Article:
A United Nations with authority: FDR’s vision

James W. Pfister

James W. Pfister

As President Franklin D. Roosevelt was dealing with the failures of the League of Nations during World War II, he already had in mind a comprehensive world organization to follow the war. He named Leo Pasvolsky to work behind the scenes to develop what would be known as the United Nations.

Roosevelt was aware of power realities; he wanted the United States to be “’the great bastion’ of an armed security system ‘while the forge of war was still hot enough to fuse the nations together’.” (Anne O’Hare McCormick, cited in Stephen C. Schlesinger, «Act of Creation,» 2003, 72). He said he would go to the San Francisco Conference on the United Nations and appear on stage in his wheelchair to give a speech, and to consider resigning from the presidency when the war was over to become the first Secretary-General of the United Nations. (Schlesinger, Ibid). Just 13 days before the conference, Roosevelt died.

Roosevelt wanted the United Nations to be an organization with vertical authority under its Security Council. He spoke of the “four policemen” of the world: the United States, Britain, Soviet Union and China. He stated: “There can be no middle ground here. We shall have to take responsibility for world collaboration here, or we shall have to bear the responsibility for another world conflict.” (Ibid, 64). France was added which then made up the five permanent members of the Security Council with the veto. Unlike the League, these five were the only nations with the veto, thus, a hierarchy, and an invasion of sovereignty.

Vertical authority is found in Chapter VII of the Charter, especially in Articles 39, 40, 41, and 42. Article 39 gives the Security Council the power and obligation to make a finding on what happened and to decide on a course of action. For example, when Iraq attacked Kuwait on Aug. 2, 1990, the Security Council passed Resolution 660 on the same day condemning the attack (i.e., not buying any of Iraq’s justifications), demanding Iraq withdraw, and called upon them to negotiate, acting under Articles 39 and 40 (the “call upon” article).

Article 41 is the power to decide on measures not involving the use of force, such as interruption of economic or communication relations. In the Iraq case, the Security Council passed resolution 661, which decided that all states shall prevent importation into their territories of products from Iraq or Kuwait.

Article 42 is the use of force provision, where the Security Council can itself use force if it has forces organized under Articles 43-47 (which have not been developed), ”peace-keeping forces,” or it can authorize nations to use force. For example, in the Iraq case, on Nov. 29, 1990, the Security Council passed resolution 678 under its power in Article 42 to authorize “… member states cooperating with the Government of Kuwait … to use all necessary means to uphold and implement Security Council Resolution 660 and all subsequent relevant resolutions and to restore international peace and security to the area.” The vote was 12-2, Cuba and Yemen opposed, China abstained (an abstention is not a veto).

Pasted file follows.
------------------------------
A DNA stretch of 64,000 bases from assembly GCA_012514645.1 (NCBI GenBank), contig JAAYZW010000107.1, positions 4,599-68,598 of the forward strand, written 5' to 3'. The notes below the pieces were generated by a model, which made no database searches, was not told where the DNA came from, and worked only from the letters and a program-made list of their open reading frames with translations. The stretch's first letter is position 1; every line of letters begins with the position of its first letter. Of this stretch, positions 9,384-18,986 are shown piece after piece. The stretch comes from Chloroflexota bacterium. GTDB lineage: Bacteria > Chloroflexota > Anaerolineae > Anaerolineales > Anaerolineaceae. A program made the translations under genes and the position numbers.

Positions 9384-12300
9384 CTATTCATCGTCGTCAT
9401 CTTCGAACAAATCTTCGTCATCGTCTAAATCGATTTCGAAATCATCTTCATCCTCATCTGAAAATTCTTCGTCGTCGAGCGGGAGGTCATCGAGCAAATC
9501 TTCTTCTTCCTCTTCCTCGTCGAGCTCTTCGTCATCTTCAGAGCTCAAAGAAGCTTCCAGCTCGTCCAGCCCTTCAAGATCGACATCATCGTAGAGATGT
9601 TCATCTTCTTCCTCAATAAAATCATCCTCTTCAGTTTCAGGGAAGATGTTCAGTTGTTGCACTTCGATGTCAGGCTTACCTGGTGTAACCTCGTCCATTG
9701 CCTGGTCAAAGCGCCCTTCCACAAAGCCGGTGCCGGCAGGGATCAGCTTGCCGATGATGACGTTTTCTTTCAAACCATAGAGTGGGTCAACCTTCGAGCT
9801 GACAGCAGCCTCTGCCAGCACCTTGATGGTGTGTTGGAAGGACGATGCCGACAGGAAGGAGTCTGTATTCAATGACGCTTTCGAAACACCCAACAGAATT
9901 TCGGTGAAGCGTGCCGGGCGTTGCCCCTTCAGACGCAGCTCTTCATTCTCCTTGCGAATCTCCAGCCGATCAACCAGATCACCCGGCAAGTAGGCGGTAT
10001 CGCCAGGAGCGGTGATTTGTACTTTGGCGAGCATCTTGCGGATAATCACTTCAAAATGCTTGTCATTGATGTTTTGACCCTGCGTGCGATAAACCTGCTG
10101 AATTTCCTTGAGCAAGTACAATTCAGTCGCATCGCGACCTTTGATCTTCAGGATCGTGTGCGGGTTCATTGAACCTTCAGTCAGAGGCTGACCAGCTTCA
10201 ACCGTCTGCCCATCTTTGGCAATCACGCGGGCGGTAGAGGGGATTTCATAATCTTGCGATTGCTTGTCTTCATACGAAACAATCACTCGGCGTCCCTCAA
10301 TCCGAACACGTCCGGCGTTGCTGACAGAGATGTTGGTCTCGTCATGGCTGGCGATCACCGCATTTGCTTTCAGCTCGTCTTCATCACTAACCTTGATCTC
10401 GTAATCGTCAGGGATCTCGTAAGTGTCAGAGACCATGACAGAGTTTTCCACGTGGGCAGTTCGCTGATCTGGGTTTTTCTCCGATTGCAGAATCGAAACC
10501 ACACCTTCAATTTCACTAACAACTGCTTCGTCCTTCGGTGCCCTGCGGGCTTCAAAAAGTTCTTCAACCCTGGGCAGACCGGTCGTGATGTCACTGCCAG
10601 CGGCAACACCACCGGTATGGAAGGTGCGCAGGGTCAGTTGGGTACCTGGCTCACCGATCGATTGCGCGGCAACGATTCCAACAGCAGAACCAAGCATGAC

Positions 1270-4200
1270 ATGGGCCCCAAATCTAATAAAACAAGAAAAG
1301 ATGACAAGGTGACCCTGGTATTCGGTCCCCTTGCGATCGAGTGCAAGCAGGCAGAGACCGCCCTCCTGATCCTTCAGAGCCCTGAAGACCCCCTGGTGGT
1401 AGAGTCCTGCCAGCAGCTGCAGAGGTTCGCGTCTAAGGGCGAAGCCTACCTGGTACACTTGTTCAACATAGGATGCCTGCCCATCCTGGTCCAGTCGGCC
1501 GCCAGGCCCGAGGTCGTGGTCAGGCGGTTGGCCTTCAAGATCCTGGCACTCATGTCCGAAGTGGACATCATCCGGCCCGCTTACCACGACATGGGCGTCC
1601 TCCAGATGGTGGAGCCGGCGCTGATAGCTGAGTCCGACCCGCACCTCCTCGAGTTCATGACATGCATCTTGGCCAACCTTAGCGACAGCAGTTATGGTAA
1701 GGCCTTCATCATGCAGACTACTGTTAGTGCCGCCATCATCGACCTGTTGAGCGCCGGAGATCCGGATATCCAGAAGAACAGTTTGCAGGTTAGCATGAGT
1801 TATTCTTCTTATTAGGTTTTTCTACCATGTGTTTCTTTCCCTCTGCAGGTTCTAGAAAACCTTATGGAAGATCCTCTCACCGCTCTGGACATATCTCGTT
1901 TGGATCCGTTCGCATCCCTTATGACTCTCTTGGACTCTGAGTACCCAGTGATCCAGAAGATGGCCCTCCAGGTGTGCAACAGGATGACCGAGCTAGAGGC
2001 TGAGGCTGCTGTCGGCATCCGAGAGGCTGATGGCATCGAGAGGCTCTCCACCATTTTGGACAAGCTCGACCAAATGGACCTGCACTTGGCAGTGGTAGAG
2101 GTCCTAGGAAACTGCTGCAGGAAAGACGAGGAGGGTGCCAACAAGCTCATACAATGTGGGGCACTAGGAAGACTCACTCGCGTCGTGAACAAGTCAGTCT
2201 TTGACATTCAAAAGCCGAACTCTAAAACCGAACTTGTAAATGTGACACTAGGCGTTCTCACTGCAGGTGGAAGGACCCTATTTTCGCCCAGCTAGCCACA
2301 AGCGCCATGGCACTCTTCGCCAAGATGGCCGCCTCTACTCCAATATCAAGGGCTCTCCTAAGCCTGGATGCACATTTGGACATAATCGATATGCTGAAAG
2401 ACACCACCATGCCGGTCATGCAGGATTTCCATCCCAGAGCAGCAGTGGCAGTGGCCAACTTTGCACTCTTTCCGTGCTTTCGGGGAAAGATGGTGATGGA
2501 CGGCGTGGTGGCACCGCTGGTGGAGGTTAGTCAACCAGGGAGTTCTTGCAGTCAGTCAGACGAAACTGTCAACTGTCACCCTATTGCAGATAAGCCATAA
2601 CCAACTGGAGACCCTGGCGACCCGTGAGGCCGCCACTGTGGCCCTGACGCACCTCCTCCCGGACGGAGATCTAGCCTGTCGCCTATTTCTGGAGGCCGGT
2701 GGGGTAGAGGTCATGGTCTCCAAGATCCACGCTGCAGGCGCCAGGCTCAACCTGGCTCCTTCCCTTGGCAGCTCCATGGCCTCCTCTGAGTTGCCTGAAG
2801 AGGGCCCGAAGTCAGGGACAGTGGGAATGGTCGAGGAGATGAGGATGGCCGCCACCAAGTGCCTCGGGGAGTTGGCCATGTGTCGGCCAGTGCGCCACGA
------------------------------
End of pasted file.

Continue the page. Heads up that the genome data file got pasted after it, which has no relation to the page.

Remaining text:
Regarding vertical authority, a supremacy clause is found in Article 48(1): “The action required to carry out the decisions of the Security Council for the maintenance of international peace and security shall be taken by all Members of the United Nations or by some of them, as the Security Council may determine.” Article 25 states: “The Members of the United Nations agree to accept and carry out the decisions of the Security Council in accordance with the present Charter.”

Because of the veto in the five permanent members, consent is required among them for any enforcement action. And the Security Council cannot be used against them when they veto. What about the present case of a permanent member, Russia, attacking Ukraine? The answer is Article 51 individual and collective self-defense, a codification of the natural-law right of self-defense, a risk when used, as today, vis-à-vis a nuclear power. We have the constitutional architecture in the Charter; now, we need the statesmanship and political will.

James W. Pfister, J.D. University of Toledo, Ph.D. University of Michigan (political science), retired after 46 years in the Political Science Department at Eastern Michigan University. He lives at Devils Lake and can be reached at jpfister@emich.edu.

This article originally appeared on The Daily Telegram: James Pfister: A United Nations with authority: FDR’s vision

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